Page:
Researchers have abandoned two reintroduction attempts that lasted more than a decade each.

And, an ongoing effort to build an Eastern migratory flock of whooping cranes is in its 14th year.

Another effort to create a nonmigratory flock in Louisiana started about four years ago.

Despite decades of work, researchers have been unable to create a self-sustaining flock of whoopers. But that shouldn’t overshadow the progress that has been made, said Barry Hartup, a co-chair of the Whooping Crane Eastern Partnership Guidance Team and veterinarian with the International Crane Foundation.

Measure of success

Engineering a flock of whooping cranes requires molding every detail, without leaving a fingerprint.

Birds in the eastern migratory flock were hatched in a zoo-like setting, raised by humans in whooping crane costumes and taught to migrate with an ultra light aircraft, all the while trying to keep the birds wild and unfamiliar with humans.

Despite the largely artificial process by which the birds were raised, the eastern migratory flock has made more progress than past reintroduction efforts, Hartup said.

“It’s a success story because this is the furthest that anybody has gotten with any crane species,” he said.

There are about 100 birds in the eastern population, which has a survival rate near the only wild flock, Hartup said.

The birds are pairing up, breeding and laying eggs. But the cranes tend to abandon their nests before the eggs are hatched.

The abandonments happen within days of one another, which has led researchers to believe there is something in the environment causing birds to leave behind their eggs. Observations at Necedah National Wildlife Refuge in Wisconsin, where the birds were released and come back to nest, found that the cranes were bombarded with biting black flies.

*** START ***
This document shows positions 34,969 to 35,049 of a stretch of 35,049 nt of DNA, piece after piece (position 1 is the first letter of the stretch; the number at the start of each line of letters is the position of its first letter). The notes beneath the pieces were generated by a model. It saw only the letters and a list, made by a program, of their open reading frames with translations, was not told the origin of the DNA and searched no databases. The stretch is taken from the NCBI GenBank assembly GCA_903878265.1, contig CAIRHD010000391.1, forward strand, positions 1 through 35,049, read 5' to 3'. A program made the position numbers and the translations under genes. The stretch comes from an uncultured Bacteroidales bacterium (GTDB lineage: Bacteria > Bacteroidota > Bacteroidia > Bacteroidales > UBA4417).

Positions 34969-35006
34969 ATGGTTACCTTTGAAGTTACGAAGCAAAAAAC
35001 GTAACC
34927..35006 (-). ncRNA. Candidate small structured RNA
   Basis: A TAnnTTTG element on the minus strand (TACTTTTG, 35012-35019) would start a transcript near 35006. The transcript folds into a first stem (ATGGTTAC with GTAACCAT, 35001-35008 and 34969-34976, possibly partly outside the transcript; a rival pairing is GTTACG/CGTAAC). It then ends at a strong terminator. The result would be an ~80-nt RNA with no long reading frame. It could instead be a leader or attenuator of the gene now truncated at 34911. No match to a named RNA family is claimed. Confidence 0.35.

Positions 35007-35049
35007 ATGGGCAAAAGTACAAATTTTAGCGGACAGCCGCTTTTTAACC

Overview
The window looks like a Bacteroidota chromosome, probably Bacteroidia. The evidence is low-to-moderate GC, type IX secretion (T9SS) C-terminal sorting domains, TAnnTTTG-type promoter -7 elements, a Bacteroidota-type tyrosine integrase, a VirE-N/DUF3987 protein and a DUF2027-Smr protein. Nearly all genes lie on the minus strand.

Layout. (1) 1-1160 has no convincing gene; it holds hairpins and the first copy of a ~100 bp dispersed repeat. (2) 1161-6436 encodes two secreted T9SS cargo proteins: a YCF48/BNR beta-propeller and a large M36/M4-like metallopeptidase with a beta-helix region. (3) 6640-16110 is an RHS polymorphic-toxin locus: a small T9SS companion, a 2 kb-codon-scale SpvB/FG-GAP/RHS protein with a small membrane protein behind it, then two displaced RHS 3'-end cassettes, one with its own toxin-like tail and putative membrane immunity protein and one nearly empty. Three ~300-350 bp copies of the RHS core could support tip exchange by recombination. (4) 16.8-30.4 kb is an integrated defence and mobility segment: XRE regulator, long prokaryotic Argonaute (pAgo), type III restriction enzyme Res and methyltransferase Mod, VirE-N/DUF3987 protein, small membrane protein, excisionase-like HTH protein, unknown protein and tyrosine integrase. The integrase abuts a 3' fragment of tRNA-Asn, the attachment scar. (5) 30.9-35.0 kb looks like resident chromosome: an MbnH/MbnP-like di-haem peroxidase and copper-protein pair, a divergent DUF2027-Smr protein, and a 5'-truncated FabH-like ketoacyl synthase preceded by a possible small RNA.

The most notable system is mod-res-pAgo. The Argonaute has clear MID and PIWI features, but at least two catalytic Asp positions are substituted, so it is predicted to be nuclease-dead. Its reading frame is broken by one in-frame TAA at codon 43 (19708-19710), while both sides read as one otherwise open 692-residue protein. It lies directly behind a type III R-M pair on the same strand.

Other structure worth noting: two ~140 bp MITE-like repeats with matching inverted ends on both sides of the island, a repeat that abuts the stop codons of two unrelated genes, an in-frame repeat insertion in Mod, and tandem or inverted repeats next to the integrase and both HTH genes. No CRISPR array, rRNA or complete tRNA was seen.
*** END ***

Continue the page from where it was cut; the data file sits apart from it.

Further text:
“They’re doing all the right things, except we can’t seem to get them over the hump of their nesting because of this one parasitic fly that nobody had ever drawn a connection to ever before in history,” Hartup said. “It was just kind of bad luck.”

In 2011 and 2012, researchers applied Bacillus thuringiensis israelensis, a naturally occurring soil bacterium – also known as Bti – which targets biting insects, to tamp down the population of black flies. While a handful of chicks hatched, only two survived.

The Bti treatments got the birds to sit on the nests longer, but it didn’t prove successful in fledging more chicks, said Peter Fasbender, Hartup’s co-chair of the Whooping Crane Eastern Partnership Guidance Team.

“There is still something acting on this population,” he said. “We could continue to apply Bti every year, but we’re still not going to get at the question of why birds aren’t fledging.”

Not being able to reproduce birds in the wild is costly.

In 2011, researchers estimated that the cost of raising, training and teaching one bird to migrate was $113,886, according to a cost summary provided by Harrell.

Because only a handful of birds have fledged in the wild, building up the eastern migratory flock population has pulled from the limited number of captive flock eggs. And with a new reintroduction effort underway in Louisiana, since 2011, the two projects have had to split the estimated 30 eggs produced by captive birds every year.

The split could mean neither project is getting enough eggs for a viable reintroduction attempt, according to the International Recovery Plan.

“It is obvious from all scenarios modeled that egg transplants of less than 30 eggs per year will not suffice to establish a self-sustaining population in a reasonable period of time,” according to the report. “Natural breeding will be essential to establish a self-sustaining population.”